What does this have to do with the Virtual Conference's Prompt? I know that part of my problem today was that I was not trusting myself as a golfer. On almost every shot, I hit harder or softer than I knew I needed to because I was over thinking based on the previous shot. This is a poor way to play golf. And after reading Golf and the Spirit, I know that these lessons can translate to other aspects of my life, like teaching. So my answer to, "What is at the center of my classroom?" is two-fold: reflection and trust.
In Golf and the Spirit, M. Scott Peck writes:
Forgive yourself each and every bad shot - as long as you have learned what it had to teach you - and then get on with it, free and unencumbered. (p. 266)As a golfer and a teacher, I spend a great deal of time analyzing my practice, but I struggle with the letting go of mistakes part. This past year I created the following qualitative graph to remind me of my issue.
Personal reflection certainly improves my professional growth but there is a point where it seems like more reflection actually causes me to go backwards professionally. The extra reflection sucks my time and my confidence. I was convinced that I needed to find that reflective sweet spot and then stop.
Fortunately, I shared this visual metaphor with one of my teachers in training, who asked, "Does that mean I get to a point where I never get better?" To which she quickly responded, "I don't think that's true." (Have I mentioned how great our teaching candidates are at GVSU?) Instead, we thought about how adjusting the graph from a quadratic to a cubic might make better sense.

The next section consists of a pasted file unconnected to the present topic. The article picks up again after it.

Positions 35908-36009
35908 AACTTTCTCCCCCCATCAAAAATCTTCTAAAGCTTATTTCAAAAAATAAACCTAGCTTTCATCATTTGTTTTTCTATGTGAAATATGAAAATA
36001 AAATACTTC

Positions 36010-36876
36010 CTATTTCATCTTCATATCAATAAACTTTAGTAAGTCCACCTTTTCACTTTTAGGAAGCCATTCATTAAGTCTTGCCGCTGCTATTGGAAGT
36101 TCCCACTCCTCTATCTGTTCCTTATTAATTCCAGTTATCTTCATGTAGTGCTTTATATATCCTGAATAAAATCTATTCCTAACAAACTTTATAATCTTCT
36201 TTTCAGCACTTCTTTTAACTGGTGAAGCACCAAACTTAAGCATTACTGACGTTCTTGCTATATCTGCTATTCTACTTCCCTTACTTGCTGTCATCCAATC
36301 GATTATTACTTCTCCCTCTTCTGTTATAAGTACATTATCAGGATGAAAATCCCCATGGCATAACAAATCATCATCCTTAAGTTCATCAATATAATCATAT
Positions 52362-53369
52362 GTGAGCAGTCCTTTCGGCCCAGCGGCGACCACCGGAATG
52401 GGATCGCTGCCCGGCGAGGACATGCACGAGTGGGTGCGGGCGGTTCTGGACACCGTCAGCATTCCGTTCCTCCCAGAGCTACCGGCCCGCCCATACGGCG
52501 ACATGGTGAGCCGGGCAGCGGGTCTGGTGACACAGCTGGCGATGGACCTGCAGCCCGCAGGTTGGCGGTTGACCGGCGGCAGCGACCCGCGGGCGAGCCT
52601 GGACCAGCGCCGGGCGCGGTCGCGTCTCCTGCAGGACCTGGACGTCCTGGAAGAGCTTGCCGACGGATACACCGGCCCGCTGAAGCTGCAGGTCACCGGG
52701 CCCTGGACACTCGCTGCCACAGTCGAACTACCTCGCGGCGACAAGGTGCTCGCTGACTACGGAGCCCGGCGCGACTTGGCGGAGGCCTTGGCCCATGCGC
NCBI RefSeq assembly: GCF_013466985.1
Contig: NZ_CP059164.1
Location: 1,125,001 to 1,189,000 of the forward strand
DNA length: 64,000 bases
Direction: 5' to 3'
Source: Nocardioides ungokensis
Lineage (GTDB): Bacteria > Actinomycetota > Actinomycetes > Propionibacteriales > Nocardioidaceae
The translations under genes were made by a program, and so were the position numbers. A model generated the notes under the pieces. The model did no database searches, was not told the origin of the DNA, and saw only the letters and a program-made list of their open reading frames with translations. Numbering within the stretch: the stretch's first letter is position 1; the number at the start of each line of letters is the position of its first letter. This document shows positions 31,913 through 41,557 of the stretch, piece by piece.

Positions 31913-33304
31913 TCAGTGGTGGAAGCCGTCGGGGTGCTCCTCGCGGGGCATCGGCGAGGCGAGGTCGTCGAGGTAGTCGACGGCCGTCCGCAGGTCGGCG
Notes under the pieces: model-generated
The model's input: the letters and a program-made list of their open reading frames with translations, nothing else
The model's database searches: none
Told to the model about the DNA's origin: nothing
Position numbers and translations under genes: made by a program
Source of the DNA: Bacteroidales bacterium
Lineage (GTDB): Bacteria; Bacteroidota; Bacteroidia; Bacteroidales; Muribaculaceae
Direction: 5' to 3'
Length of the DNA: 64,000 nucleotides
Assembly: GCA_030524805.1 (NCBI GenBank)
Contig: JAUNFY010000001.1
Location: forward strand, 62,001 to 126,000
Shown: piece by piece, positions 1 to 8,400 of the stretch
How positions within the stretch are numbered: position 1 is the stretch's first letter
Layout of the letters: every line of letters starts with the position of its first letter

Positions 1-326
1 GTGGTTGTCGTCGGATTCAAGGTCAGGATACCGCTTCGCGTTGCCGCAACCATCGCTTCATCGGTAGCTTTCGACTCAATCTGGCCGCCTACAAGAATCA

The idea is that when I find myself questioning my ability as a teacher, I need to be aware of this, accept it as part of my nature, and then adjust by letting go, moving on, and trusting myself (the Yoga Story strikes again). Essentially, I want to identify what I am doing instinctually well and make it intentional.
I have been thinking about this a lot this week because I am putting the finishing touches on a new course that begins next Tuesday. While I worked hard with my colleagues to design this course (see the Understanding by Design plan here), I am now second guessing myself and thinking about ways to do things differently. I almost skipped golf this morning to put even more work into the course. Lucky for me I trusted my instincts instead.
If reflection and trust are at the center of my classroom, then it must begin with me (Jason was right!). My learners will look to me as a model whether we are talking about doing mathematics or teaching. Therefore, it is important to demonstrate a reflective practice that is built on trust - trust of my learners and trust of myself.